Generating Electricity When The World Goes Dark
In a massive doomsday scenario, it is not a matter of if the power grid will fail, but how soon it will fail. In New York City, without human intervention, it is predicted that within four to six hours there will be scattered blackouts and brownouts in numerous areas, within twelve hours much of the system will be unstable, and within twenty-four hours most of the city will be out.
Most of the world’s electricity is produced from fossil fuels; with no one to manufacture these fuels, or without operator input to control systems, the power generators will stop working—industrial wind turbines included. Though the average nuclear power plant has enough fuel to run for two years, without humans consuming the electricity they produce, the reactors will automatically shut down into a safe mode within a few days. There would be a few power stations that could survive, those that rely on water to generate electricity. However, those hydroelectric plants too would eventually stop working, not due to lack of maintenance of the mechanics, for the generators could run for years without human intervention, but they will fall prey to an evasive species of Eastern European Molluscs. This invader colonizes inside water intake pipes that cool the generators. Once the pipe is blocked it will trigger an automatic shutdown sequence.
In the film The Omega Man, Robert Neville used a gas-powered generator. Detective Thorn used a bicycle and car battery in Soylent Green. And in Mad Max Beyond Thunderdome, it was the diminutive Master who developed a crude methane refinery, fueled by pig excrement, to power Bartertown. So what will you do to generate power to supply your place of refuge with electricity in a post-apocalyptic world overrun by the undead? Below are some choices for your renewable / alternate energy options.
Fuel powered generators will not be your best option for the long haul. Whether portable or stationary, they will require a petroleum-derived or vegetable oil- or animal fat-based fuel. Even if you were able to scavenge fuel, within 3 years the fuel supply will go bad even with adding stabilizers and conditioners. Sure if you had the money you could purchase one of those expensive BioPro 190 or FuelMeister II biodiesel processors, which converts organic oils into biodiesel—through acid/base catalyzed chemical reactions—but where are you going to get the organic oils?
For that emergency “backup” system that supplies continuous electrical power, you will want to go with a solar generator. Larger units, while still being portable, can provide up 1800 watts of electricity at peak power depending on the size of the unit. That is enough electricity to keep your refrigerator going while allowing some other simultaneous uses.
Fixed Solar Systems
Every day, enough solar energy falls on the earth to provide 27-years worth of power for every inhabitant. If you truly want to be prepared, have your bunker, home, or other domicile fitted with a solar powered system with roof-mounted solar panels and a DC/AC inverter. For around $30,000 you can get a system that can supply you with 5760 watts of power.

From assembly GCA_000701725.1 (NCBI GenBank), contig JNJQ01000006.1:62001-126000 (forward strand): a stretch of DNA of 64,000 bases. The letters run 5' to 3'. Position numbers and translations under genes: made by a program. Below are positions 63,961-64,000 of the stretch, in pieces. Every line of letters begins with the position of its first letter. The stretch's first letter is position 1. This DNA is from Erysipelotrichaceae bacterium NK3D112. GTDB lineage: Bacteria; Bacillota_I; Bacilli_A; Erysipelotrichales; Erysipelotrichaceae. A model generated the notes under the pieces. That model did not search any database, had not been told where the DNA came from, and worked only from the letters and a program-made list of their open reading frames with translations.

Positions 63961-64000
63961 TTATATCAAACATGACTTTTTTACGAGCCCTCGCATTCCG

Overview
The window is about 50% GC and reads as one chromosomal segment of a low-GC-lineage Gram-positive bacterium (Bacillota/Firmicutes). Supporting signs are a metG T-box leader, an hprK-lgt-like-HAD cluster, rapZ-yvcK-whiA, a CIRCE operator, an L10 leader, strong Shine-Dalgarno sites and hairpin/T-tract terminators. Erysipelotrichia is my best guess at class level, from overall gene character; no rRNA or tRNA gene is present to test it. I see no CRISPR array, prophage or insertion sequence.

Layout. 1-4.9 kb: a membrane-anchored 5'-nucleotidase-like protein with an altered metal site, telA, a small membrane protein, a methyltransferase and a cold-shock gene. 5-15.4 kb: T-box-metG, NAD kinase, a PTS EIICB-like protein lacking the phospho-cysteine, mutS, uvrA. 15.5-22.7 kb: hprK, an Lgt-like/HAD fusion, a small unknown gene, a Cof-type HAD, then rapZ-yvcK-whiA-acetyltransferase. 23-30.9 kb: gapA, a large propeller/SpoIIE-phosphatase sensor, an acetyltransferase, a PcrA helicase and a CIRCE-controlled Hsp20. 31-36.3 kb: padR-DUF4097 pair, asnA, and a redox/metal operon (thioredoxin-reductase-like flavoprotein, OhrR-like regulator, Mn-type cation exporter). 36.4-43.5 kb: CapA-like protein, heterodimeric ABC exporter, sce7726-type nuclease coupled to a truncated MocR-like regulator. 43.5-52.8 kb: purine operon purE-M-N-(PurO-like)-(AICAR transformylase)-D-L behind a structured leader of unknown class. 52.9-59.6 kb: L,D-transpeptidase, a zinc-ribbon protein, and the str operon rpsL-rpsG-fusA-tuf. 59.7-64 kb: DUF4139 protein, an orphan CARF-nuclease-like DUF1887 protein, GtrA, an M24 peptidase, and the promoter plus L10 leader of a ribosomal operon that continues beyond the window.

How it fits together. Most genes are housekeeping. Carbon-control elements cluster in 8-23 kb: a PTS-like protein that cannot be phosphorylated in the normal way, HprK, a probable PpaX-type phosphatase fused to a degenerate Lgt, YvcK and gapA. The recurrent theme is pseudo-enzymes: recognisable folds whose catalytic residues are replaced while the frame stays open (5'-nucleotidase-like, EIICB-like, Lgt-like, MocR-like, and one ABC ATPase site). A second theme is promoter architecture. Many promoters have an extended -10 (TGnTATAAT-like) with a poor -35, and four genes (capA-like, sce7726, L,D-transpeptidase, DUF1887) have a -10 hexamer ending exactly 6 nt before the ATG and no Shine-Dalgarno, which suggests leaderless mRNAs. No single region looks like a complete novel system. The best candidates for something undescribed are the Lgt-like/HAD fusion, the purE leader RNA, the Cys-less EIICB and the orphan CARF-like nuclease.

Fixed Wind Systems
An alternate to a solar system is the home wind turbine. A 3-kilowatts (kW) remote 80-foot tower system that uses a battery bank for storage should cost around $15,000 (installation not included). However, with advances in technology you no longer need that obtrusive wind turbine tower in your backyard. Rooftop wind turbine systems have become extremely popular; they are even making ones small enough to mount on top of an apartment building roof. Small wind turbines have capacity ratings from 1 to 100 kW and can produce power for a residential home, farm, or a small business—and are significantly cheaper to purchase.
If you are lucky enough, or have planned well, and have your refuge by running water, then a micro hydroelectric system is an option. Since power is the product of vertical drop times the weight of the water, output will depend on the drop, (or head), and flow volume available. There are two types of systems; AC direct, no battery storage or DC battery to AC inverter.
Hydrogen fuel cells are one of the most promising up-and-coming clean power sources today. A fuel cell would be of most use in one of two ways. Adding it to an existing solar, wind or hydropower system for backup power, or using a larger cell as the primary power system. Hydrogen home energy stations can generate eight times more energy per year than the same size solar installation, but come with a hefty price tag. A 5-kilowatt fuel cell system currently is a priced at $56,000, but there are numerous incentives and tax credits that can reduce the price.
Geothermal power (using the earth’s heat) is seen as a virtually untapped alternative energy source because there is so much available to us and can be used to heat your home as well as used for steam turbines. The use of this energy dates back hundreds of years. The Romans used it to heat their baths.
There are other forms of alternative/renewable energy sources, like wave energy systems (harnessing energy from the ocean) but are not practical in a post-apocalyptic world. Whatever your choice of system—be it building it yourself from scratch or a from a kit, or having it delivered and installed—remember: Think smart, shop wisely, stay vigilant, and be safe.